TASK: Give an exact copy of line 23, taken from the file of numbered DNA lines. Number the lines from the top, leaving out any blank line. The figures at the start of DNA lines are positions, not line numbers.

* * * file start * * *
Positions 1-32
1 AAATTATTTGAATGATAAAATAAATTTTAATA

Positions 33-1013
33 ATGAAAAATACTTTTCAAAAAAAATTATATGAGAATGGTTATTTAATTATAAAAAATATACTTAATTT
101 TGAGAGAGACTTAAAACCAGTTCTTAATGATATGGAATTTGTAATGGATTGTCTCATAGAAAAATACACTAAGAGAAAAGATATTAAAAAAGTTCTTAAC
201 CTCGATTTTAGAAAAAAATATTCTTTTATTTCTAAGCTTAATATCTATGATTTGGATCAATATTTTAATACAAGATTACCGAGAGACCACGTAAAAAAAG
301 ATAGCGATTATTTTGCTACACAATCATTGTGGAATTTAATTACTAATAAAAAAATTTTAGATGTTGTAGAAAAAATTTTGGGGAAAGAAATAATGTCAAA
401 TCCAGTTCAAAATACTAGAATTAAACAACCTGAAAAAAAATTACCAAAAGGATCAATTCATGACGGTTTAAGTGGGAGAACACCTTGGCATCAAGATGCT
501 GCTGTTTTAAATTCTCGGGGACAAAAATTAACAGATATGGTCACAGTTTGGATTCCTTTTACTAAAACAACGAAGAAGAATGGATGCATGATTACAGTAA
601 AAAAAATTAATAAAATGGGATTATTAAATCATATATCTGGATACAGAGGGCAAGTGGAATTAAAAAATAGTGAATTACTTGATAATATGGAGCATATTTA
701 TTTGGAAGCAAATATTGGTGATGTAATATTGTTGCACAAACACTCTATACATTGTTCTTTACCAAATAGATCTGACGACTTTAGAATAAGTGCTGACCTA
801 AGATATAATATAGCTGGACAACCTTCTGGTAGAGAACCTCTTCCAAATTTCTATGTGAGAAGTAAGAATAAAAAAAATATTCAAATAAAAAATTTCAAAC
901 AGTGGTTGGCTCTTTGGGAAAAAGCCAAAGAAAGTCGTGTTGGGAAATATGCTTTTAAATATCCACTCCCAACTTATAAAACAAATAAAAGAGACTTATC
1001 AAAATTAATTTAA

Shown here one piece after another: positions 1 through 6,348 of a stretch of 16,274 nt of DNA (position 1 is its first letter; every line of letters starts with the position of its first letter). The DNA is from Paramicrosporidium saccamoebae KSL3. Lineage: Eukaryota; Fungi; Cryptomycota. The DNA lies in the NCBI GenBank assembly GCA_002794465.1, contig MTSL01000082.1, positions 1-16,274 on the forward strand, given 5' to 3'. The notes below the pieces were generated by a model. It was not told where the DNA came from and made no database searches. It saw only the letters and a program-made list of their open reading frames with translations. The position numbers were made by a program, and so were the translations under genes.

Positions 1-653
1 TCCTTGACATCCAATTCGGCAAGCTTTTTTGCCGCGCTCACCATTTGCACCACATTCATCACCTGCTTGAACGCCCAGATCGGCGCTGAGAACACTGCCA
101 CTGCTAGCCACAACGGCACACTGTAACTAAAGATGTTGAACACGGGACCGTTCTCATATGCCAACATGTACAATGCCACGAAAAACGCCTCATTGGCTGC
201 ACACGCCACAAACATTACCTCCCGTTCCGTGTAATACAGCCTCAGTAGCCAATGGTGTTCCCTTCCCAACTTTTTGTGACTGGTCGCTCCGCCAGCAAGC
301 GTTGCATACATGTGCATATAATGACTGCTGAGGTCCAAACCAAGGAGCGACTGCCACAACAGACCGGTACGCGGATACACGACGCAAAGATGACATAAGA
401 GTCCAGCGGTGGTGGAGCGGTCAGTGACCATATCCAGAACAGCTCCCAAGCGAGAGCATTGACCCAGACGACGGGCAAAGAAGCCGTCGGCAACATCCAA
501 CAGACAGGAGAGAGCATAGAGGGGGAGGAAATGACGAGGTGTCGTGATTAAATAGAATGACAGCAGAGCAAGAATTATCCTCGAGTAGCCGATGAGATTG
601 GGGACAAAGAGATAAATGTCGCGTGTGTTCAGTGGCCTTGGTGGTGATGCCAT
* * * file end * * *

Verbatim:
601 GGGACAAAGAGATAAATGTCGCGTGTGTTCAGTGGCCTTGGTGGTGATGCCAT